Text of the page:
The brain of a former NFL superstar who died unexpectedly late last year revealed telltale signs of chronic traumatic encephalopathy, his family revealed Tuesday.
Demaryius Thomas, who starred at wide receiver for the Denver Broncos in a decade-long career and was one of Peyton Manning’s favorite targets during the team’s 2015 Super Bowl run, died December 21, 2021. His family donated his brain for study at Boston University, which has now revealed Stage 2 CTE, the brain disease brought on by concussions and which afflicts many former pro football players.
“Like so many that have gone before, we found stage 2 CTE in the brain of Demaryius Thomas,” said Dr. Ann McKee, chief of neuropathology for the VA Boston Healthcare System.
Doctors have posthumously diagnosed Demaryius Thomas as having Stage 2 CTE when he died in December, per Ken Belson.
The official cause of his death is yet to be determined. pic.twitter.com/z8zl74Z6XT
— Bleacher Report (@BleacherReport) July 5, 2022
His family had previously suspected Thomas died from a seizure caused by a 2019 car crash, but analysis of his brain found that CTE helped cause his “increasingly erratic” behavior in the months before his death, The New York Times reported. Thomas suffered “memory loss, paranoia and isolation that are hallmarks” of CTE in the year leading up to his death, according to the report.
The medical team said Thomas likely died due to complications from the car crash, but acknowledged his mental problems predated the seizures began in 2020. The athlete’s family had known for a while before his death that there was something wrong. His father, Bobby Thomas, said that athlete’s paranoia had increased “to the point that he never left home without a gun.” His mother said the family had grown increasingly alarmed.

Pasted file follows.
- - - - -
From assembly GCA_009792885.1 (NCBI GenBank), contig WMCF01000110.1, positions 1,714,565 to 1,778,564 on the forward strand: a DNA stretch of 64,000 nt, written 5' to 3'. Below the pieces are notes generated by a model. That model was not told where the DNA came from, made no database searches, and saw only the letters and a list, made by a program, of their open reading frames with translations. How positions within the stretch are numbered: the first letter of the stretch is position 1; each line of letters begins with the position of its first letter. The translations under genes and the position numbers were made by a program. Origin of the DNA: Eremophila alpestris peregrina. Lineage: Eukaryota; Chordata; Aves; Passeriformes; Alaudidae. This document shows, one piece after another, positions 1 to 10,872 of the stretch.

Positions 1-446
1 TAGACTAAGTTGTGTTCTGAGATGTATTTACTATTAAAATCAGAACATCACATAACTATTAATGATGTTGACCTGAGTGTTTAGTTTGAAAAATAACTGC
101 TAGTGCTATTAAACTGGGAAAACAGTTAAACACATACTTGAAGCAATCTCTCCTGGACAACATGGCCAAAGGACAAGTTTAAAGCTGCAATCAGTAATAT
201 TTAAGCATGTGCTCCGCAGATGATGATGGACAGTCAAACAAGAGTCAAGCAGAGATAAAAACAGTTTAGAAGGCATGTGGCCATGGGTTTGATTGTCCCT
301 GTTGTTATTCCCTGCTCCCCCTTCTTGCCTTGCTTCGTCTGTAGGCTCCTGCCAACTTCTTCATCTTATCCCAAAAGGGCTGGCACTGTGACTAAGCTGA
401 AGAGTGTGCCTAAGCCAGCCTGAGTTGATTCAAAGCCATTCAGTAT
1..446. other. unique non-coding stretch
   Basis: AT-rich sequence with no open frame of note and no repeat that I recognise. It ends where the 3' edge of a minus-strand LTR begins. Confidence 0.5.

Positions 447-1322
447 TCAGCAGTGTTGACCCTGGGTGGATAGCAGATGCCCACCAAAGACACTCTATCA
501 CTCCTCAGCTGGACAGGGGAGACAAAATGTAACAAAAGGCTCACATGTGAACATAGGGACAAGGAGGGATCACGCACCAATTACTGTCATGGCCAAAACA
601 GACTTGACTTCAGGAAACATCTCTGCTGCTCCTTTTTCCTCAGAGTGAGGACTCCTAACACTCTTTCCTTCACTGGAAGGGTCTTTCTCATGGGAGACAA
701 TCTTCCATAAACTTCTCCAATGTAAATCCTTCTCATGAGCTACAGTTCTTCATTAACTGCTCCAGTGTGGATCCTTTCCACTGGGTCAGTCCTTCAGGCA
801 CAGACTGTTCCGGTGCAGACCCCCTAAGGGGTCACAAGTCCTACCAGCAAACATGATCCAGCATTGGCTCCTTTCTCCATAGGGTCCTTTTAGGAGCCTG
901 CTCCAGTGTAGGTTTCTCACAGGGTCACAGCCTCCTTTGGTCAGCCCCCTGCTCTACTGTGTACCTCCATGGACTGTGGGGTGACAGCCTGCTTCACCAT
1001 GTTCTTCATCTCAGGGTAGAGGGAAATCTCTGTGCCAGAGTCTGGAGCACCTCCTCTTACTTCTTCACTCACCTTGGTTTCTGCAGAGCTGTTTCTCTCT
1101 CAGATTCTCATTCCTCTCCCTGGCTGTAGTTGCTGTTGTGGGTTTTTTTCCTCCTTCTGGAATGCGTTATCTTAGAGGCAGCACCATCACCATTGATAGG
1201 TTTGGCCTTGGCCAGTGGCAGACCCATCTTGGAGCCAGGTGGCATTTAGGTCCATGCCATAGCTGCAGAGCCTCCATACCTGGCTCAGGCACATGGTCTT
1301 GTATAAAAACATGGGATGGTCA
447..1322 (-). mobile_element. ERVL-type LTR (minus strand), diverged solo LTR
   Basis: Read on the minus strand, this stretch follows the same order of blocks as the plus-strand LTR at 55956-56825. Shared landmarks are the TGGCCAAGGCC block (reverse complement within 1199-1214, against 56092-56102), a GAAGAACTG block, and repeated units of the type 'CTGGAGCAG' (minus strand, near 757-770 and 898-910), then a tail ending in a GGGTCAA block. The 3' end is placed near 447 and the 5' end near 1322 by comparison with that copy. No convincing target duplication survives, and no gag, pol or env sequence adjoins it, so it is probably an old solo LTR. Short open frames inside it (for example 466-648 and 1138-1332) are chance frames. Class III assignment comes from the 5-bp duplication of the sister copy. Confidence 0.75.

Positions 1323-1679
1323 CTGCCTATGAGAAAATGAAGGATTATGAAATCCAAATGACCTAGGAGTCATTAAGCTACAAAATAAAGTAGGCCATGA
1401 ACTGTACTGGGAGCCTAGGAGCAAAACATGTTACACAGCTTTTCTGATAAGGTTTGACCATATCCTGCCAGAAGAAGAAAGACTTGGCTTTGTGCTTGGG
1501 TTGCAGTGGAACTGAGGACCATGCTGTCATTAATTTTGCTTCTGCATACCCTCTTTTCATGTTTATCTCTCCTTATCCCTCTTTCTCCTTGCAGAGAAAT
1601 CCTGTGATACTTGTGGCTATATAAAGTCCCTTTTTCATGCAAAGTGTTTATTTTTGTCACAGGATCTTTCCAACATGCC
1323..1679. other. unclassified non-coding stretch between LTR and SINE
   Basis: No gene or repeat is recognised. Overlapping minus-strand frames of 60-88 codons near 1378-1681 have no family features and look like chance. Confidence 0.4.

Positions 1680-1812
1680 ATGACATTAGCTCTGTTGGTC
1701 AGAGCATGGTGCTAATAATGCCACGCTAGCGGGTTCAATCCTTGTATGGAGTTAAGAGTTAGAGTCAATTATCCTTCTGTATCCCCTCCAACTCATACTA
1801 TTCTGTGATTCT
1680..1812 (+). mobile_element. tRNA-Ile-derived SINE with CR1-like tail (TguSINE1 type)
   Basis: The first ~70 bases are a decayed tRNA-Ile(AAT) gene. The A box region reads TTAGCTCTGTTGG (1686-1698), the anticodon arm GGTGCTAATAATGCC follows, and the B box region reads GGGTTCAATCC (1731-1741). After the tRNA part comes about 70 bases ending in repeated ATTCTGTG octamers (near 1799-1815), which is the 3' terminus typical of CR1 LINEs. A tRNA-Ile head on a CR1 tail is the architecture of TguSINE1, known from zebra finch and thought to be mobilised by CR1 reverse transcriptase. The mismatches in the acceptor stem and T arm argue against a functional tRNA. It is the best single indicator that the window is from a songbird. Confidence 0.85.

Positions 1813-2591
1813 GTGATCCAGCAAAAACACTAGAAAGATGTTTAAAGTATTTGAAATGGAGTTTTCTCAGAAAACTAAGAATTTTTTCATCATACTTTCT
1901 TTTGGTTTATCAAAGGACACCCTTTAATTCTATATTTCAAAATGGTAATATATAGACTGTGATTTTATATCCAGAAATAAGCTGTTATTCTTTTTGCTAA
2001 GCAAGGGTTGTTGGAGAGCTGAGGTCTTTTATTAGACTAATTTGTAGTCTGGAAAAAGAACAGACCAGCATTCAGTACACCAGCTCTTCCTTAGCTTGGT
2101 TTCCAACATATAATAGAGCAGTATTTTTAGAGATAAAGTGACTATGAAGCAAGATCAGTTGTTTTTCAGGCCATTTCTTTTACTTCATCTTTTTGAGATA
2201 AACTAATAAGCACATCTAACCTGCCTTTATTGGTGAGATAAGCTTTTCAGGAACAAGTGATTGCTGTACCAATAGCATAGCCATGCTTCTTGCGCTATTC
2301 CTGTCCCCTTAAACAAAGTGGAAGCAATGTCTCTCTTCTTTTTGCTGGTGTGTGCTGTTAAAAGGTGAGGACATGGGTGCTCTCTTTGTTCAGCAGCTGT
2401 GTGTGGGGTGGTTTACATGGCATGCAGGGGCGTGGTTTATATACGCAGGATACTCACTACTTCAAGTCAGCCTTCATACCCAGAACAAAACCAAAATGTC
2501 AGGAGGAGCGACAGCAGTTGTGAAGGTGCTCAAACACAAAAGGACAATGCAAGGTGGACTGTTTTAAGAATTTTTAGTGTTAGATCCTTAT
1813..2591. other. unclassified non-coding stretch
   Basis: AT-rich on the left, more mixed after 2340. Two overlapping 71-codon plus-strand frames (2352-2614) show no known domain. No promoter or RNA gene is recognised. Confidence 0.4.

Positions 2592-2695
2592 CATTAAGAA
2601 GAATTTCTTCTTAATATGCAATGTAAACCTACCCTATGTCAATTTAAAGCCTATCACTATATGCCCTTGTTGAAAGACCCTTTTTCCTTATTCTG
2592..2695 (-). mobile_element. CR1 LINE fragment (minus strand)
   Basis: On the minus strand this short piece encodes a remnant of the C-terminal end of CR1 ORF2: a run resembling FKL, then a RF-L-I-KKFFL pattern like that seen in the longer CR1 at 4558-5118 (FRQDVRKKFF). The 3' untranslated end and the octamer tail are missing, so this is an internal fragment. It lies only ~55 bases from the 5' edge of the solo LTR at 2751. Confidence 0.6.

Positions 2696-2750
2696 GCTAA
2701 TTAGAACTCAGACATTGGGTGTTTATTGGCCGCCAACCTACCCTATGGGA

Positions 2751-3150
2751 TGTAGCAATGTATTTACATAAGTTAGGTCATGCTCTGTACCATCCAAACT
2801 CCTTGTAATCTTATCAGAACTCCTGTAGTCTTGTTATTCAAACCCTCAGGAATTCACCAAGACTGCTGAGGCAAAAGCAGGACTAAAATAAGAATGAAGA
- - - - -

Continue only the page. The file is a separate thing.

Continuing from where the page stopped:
“Once I became aware of CTE and began to familiarize myself with the symptoms, I noticed that Demaryius was isolating himself and I saw other changes in him,” Thomas’s mother Katina Smith said in a statement. “He was just so young, and it was horrible to see him struggle. His father and I hope all families learn the risks of playing football. We don’t want other parents to have to lose their children like we did.”
Thomas, a 6-foot, 3-inch, 225-pound receiver who was drafted 22nd overall out of Georgia Tech in 2010, had announced his retirement just months before he was found dead.
McKee, who has diagnosed more than 300 former NFL players with CTE, said more must be doe to protect football players from brain injuries.
“The question I keep asking myself is ‘When will enough be enough?’” McKee said. “When will athletes, parents and the public at large stop ignoring the risks of American football and insist that the game be changed to reduce subconcussive hits and that the athletes be comprehensively evaluated at the beginning and end of every season?”
Thomas caught 724 passes for 9,763 yards and 63 touchdowns during his 11-year career. He was a two-time All-Pro and made the Pro Bowl four times.
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